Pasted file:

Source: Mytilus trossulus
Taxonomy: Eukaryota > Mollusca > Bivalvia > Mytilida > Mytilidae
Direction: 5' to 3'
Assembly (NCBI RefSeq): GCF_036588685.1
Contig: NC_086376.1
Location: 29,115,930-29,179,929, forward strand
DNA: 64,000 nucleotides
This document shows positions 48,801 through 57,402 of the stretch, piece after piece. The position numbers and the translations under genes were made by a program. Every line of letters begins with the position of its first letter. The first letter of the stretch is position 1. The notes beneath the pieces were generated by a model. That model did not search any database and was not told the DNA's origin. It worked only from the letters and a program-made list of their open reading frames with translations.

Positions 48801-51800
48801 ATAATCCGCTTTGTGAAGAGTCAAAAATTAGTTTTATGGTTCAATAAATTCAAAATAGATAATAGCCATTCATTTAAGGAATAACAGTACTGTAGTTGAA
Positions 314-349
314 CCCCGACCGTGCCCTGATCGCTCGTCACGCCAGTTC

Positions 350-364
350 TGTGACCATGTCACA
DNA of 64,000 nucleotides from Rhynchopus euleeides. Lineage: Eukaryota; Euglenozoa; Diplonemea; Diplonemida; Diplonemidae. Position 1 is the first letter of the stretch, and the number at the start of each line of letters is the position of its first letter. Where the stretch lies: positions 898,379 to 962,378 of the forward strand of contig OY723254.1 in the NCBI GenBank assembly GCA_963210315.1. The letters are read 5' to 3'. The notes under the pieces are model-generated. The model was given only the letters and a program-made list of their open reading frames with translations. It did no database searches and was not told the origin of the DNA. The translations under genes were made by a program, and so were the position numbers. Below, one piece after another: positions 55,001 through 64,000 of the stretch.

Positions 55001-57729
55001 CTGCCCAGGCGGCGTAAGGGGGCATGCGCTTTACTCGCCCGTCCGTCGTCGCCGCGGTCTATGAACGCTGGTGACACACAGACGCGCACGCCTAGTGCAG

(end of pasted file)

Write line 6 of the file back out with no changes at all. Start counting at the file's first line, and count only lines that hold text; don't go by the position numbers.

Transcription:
Location: 29,115,930-29,179,929, forward strand